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FEMA’s 9/11 coloring book
Does coloring in frightening pictures help kids cope with disasters?

“Now, from the same guys that brought you the Katrina rescue effort," said Jimmy Orr in The Christian Science Monitor, "comes the 9/11 coloring book. Joking? Sadly, no." The Federal Emergency Management Agency just decided to pull the book—called A Scary Thing Happened—off its website, but it was placed there in 2003, on Michael Brown's watch. Once again, heckuva job, Brownie.


Counselors often ask children to draw and color as a way to work through their feelings after a traumatic event, said Emily Friedman in ABC News. It's called art therapy. But some therapists warn that it's best to let the kids pick the images—because thrusting a graphic image of traumatic events "like the 9/11 attacks could spark anxiety in adults, let alone in young children."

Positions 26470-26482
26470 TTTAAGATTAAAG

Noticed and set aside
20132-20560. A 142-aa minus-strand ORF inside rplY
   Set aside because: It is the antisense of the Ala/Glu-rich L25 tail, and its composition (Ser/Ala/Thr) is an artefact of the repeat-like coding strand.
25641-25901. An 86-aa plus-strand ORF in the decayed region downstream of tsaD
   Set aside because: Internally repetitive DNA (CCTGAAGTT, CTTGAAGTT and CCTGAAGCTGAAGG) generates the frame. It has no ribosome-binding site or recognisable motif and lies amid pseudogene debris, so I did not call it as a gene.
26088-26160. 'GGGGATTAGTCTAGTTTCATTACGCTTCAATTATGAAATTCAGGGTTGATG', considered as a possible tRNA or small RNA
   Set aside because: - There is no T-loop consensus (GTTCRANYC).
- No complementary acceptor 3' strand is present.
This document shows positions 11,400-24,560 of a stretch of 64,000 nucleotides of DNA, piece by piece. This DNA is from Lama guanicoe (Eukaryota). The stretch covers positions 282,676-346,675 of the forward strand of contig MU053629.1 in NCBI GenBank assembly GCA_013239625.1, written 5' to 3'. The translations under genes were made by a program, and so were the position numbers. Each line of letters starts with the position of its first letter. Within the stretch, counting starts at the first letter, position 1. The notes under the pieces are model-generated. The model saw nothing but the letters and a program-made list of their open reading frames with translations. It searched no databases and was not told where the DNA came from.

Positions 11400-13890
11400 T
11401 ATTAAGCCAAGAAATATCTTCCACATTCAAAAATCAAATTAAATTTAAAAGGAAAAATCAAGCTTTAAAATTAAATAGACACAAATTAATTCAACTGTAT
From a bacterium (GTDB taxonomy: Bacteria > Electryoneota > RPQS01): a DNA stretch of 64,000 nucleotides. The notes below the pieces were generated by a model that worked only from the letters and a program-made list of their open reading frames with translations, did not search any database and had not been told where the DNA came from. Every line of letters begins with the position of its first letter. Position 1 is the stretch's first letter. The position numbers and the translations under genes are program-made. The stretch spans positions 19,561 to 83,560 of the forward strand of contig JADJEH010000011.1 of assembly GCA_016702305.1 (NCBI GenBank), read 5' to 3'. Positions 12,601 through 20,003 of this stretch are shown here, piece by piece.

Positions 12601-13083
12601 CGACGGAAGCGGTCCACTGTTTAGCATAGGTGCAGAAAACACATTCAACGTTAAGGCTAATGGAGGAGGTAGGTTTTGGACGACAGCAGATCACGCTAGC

This is just more of the same old 9/11 revisionism, said John Hinderaker in Power Line. "It started with the television networks imposing de facto censorship on all footage of the Sept. 11 attacks," and it's picking up pace as the Obama administration reviews everything the Bush team did. "Eventually the only public legacy of the Sept. 11 attacks will be photos of American soldiers brutalizing detainees."

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